The dharma tells us that it is always problematic when we seek to construct and maintain any kind of identity, any "this is what I am" storyline. When we label ourselves as being some thing, then others inevitably become something else, and separation is cultivated in our minds and hearts. So, if I decide to call myself an attachment parenting mama, then everyone else either is in alignment with that or not, and of course, whatever actions I take as a parent are either in alignment with this label or out of alignment with it. Always the schizophrenia we impose on the outer world is equally imposed on our inner world! This leads to labeling things as good or bad or with me or against me. Even our children are either with us or against us. We are constantly measuring ourselves, our children, and other parents up, seeing how we all do against the criteria we have created. And then we judge.

And the more I experience this, the more I realize all of this is really just about managing our own fear. Our fear for our children and for ourselves. Our fear of the world. And our continual struggle to deny reality - to try and make things permanent that are impermanent. This is, as the Buddha taught, the root of all suffering. We keep thinking that if we just do things a certain way, we will be safe from life. But what if life wasn't something we had to keep safe from? What if we could really begin to trust in our own basic goodness, and in the basic goodness that underpins the entire world?

As a good attachment parenting mama (lol!), I read Mothering magazine, which is all about natural parenting. In their letters to the editor section, I am always struck by how the majority of the writers list their natural parenting bona fides in the beginning of their letters, as in "I am a breastfeeding, babywearing, bedsharing, cloth diapering . . ." you get the idea. I find it rather exhausting. Just as I find it exhausting when I find myself doing it! Stating our identity seems to close off compassion for other paths. And it can also close off compassion towards ourselves or our children when we miss the mark, when we don't comfortably comply with the parameters we have imposed so strongly on our lives.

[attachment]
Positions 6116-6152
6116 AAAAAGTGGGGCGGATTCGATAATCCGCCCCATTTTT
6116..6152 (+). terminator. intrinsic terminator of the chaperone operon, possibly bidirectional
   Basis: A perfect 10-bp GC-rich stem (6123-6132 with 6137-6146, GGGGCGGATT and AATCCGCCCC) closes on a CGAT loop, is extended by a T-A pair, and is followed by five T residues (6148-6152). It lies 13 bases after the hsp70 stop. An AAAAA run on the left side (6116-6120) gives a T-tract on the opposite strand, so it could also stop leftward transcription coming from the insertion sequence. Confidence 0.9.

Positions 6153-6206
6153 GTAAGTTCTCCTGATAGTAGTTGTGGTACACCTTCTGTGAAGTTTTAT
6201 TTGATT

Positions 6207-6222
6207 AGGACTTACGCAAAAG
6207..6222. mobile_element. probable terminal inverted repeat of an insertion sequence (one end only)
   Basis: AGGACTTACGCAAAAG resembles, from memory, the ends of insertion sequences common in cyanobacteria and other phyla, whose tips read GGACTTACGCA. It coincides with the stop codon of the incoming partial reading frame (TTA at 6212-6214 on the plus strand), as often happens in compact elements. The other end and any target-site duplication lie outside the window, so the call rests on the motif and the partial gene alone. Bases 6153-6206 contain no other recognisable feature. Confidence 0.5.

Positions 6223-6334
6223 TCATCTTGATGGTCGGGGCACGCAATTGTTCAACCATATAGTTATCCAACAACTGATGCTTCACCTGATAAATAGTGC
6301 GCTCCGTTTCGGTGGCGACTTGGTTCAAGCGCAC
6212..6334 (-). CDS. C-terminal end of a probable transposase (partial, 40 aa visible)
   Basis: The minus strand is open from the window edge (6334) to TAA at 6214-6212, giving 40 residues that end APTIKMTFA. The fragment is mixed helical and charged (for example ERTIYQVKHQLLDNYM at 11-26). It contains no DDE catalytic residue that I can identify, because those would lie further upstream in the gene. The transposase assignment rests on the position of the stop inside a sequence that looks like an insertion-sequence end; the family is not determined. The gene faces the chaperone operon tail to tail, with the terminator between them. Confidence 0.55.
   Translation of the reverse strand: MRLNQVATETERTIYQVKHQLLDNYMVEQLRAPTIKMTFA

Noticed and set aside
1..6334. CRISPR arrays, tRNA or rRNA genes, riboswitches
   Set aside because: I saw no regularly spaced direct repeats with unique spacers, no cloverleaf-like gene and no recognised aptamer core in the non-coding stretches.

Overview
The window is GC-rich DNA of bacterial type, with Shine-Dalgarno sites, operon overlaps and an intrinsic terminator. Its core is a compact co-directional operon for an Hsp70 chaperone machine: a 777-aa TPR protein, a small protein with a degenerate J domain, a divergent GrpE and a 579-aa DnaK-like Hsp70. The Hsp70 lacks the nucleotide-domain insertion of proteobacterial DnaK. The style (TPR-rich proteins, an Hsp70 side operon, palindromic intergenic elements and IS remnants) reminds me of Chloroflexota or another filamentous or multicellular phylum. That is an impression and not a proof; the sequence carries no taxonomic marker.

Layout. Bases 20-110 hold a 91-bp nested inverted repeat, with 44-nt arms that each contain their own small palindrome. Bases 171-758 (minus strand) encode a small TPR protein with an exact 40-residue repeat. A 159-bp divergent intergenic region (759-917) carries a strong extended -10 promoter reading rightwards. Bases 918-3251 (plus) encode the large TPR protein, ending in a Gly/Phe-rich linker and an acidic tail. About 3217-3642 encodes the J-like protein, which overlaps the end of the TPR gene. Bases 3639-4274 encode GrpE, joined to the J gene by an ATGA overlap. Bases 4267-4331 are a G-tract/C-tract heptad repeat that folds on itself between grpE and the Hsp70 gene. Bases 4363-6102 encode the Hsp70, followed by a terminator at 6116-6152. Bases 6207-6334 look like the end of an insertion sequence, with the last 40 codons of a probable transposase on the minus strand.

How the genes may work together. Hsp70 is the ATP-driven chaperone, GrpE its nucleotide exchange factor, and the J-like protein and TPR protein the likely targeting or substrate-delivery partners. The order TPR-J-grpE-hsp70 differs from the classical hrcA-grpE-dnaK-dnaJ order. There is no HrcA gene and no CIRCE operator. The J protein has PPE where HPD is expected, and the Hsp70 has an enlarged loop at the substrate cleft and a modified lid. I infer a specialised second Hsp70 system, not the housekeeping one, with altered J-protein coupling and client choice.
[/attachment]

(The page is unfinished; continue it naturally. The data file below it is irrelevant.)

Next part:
We need to make peace with the truth that everything is constantly changing. Nothing is fixed. Our children certainly are not, but neither are we. I often think of the many different things I have called myself over the course of this lifetime, and how they more often than not no longer apply in any way, shape or form! We need to allow ourselves this kind of space in our parenting - the space to be constantly changing, adapting, flowing. This is allowing life to work through us and with us, rather than fighting it. This is opening ourselves to our own parenting path, our children's path, and the paths of other caregivers. We can see more clearly when we aren't looking through our heavy labels. What we see without them is so much more beautiful, joyful, and energetic than with them. We can stop being at war with ourselves and others and instead fill our heartminds with gentleness and spaciousness. This will cultivate our awareness of basic goodness and allow it to flow out of us unimpeded.

To read all of the Sakyong's wonderful talk, you can go here.

Thursday, July 15, 2010

Mindful birth

The power and intensity of labor pull us right into each moment. Each labor is unique. Like life, you never know how things will unfold. - Myla Kabat-Zinn

Giving birth is one of the most intense experiences that mind can go through- so intense in fact, that the buddhist teachings tell us birth can be an opportunity to experience the true nature of mind fully, just as at death. As with all experiences, we can open to birthing or we can close and attempt to stave off the physical and emotional challenges that it presents us with. By opening to each moment of labor and allowing ourselves to be pulled into the present as Myla Kabat-Zinn describes, rather than being dragged into it kicking and screaming, we will be able to relax and let go. The more we can relax and let go, the more we can experience our mind fully and welcome the arrival of our precious baby.

Relaxing and letting go can look many different ways. It can look peaceful, quiet, and calm as we ride the waves of surges. It can also look chaotic, intense, loud, or even scary. Whatever the birth, we can come back to the breath. We can place our mind on the in-breath, staying with the intensity of physical sensation, and relax and let go with the out breath as it dissolves into space. We can keep opening into space as we breathe out, letting go of any tension or tightening. We can allow ourselves to laugh or to cry. We can trust that each breath is bringing our precious baby closer to us. We can trust our bodies, their ability to grow and nourish this baby and bring him or her into the world. By opening and letting go, we can listen to our bodies during birth and let our body wisdom lead us where we need to go in the process. We can rest between surges, rebuild our windhorse, and get back to the work of bringing our baby out.